I’m referring to pain as anything that’s not pleasurable, such as; inconvenience, change, effort, sweat, boredom, confusion, loneliness, fear, etc. Winners realize pain for the proper purpose is productive. You see, all of us will go through a lot of pain in life. Winners spend more of their time going through pain that aligns with their goals, their vision, or their purpose. Amazingly, those who aren’t winning are also dealing with pain and to make it really bad, the pain they’re in is often not for a proper purpose!
Why is this? Lots of reasons: not knowing our purpose, not having written goals or visions, afraid, no system in place, or we simply give up on our inner capabilities. Regardless of why, those who miss out on the winning certainly don’t miss out on the pain. What a letdown. If we’re going to go through pain anyway, shouldn’t it be planned, managed, and on purpose as much as possible?I spent many years running from pain. To put it simply, I’m a pleasure junky. But the more I ran from pain, the more pain I went through because there’s pain on all roads, even the detours. I’ve finally learned that pain is a major part of winning. It’s the pain from losing that makes the pleasure from winning so wonderful.
Think about this: thirst is what makes water so valuable. Being cold is the only way we can ever appreciate and enjoy being warm, or vice versa.
Did you know when you grasp the idea that pain is part of the process you can instantly win more out of life than you’ve ever imagined? Your new perception will tell you recessions, layoffs, or other unforeseen adversities are part of the process. Instead of getting a bad attitude and immediately running from it you will stop, analyze the situation, check it against your goals or visions for life, and if it lines up you will go through the pain instead of take a detour!
Posted by Mr. Jordan Stirtz, Mr. Jim Simpson, and Mr. Cole Wills at 9:35 AM
Thursday, November 5, 2009
“Team Sports are really difficult things. Sometimes your team wins because of you, sometimes in spite of you, and sometimes its like you are not even there. That’s the reality of the team game. Then at one point in my career something wonderful happened I don’t know why or how but I came to understand what “team” meant. It meant that although I didn’t get a hit or make a great defensive play, I could impact the team in an incredible and consistent way. I learned I could impact my team by caring first and foremost about the team’s success and not my own. I don’t mean by rooting for us like a typical fan, fans are fickle. I mean care, really care about the team…about “us”. I became less selfish, less lazy, less sensitive to negative comments. When I gave up me, I became more. I became a captain, a leader, a better person and I came to understand that life is a team game…and you know what?…I’ve found most people aren’t team players. They don’t realize that life is the only game in town. Someone should tell them. It has made all the difference in the world to me. “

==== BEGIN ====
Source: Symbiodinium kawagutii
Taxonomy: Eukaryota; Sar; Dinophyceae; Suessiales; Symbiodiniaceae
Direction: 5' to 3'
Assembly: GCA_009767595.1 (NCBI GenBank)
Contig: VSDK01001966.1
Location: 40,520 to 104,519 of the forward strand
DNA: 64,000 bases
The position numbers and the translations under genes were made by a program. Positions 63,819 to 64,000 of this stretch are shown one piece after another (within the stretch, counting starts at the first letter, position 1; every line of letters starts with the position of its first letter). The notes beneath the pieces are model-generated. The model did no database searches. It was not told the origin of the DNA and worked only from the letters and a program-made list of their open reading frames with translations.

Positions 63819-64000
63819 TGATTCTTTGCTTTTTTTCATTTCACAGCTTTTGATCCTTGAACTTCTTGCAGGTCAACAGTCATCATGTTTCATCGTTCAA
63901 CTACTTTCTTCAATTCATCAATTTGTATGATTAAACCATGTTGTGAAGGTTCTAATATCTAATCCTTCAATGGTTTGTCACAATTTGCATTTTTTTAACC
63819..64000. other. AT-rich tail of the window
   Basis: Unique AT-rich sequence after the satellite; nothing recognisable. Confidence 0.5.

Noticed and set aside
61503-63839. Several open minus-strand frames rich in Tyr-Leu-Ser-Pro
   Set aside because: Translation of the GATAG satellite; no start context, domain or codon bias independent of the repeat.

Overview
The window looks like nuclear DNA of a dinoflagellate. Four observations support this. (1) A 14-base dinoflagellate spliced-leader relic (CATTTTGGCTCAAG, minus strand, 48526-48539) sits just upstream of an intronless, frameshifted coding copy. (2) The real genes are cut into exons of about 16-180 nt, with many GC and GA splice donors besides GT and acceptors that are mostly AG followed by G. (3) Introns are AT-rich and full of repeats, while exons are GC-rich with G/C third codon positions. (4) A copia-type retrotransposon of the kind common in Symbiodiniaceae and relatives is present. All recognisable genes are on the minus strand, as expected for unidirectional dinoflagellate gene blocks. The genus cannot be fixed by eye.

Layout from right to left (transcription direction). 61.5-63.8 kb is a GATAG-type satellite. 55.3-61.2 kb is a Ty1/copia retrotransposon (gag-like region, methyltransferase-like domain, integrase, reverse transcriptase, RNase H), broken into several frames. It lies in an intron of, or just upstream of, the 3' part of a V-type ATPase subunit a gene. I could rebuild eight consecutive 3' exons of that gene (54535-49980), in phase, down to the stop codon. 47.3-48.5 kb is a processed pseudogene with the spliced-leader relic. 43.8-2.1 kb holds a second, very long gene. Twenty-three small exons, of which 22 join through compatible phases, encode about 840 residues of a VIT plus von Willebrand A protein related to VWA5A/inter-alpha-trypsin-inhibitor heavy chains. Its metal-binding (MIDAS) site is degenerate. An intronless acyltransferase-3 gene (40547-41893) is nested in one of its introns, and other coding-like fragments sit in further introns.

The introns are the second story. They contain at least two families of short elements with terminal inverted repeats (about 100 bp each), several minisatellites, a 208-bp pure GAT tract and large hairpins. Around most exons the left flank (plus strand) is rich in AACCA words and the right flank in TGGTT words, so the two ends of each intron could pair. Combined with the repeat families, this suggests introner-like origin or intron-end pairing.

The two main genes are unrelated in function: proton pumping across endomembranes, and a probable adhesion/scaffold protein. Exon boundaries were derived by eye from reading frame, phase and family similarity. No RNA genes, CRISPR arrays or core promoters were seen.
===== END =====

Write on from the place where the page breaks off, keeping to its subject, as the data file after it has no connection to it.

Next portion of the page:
Don Mattingly/All Star first baseman/NY Yankee Captain
Posted by Mr. Jordan Stirtz, Mr. Jim Simpson, and Mr. Cole Wills at 11:38 AM
Five years ago, Tim Lincecum was on his way to earning Freshman of the Year honors at the University of Washington.
Today, he's getting ready for his second season since winning the Cy Young Award in November of last year. Nicknamed "The Freak," the 5-foot-11, 174-pound Lincecum isn't resting on his laurels.
"I always want to get better," said Lincecum, who had a league-high 265 strikeouts last season for the Giants. "I come into this year, I'm not just sitting on my ass hoping everything's going to be all right because of last year. I've got to come out here and work and become better. That's what it takes to be a good major-league baseball player."
Posted by Mr. Jordan Stirtz, Mr. Jim Simpson, and Mr. Cole Wills at 11:25 AM
Tuesday, November 3, 2009
“There’s a difference between interest and commitment. When you are interested in doing something, you do it only when it is convenient. When you are committed to something, you accept no excuses.”
Posted by Mr. Jordan Stirtz, Mr. Jim Simpson, and Mr. Cole Wills at 2:44 PM
“We just want to win. That’s the bottom line. I think a lot of times people may become content with one championship or a little bit of success, but we don’t really reflect on what we’ve done in the past. We focus on the present.” – Derek Jeter
Posted by Mr. Jordan Stirtz, Mr. Jim Simpson, and Mr. Cole Wills at 11:44 AM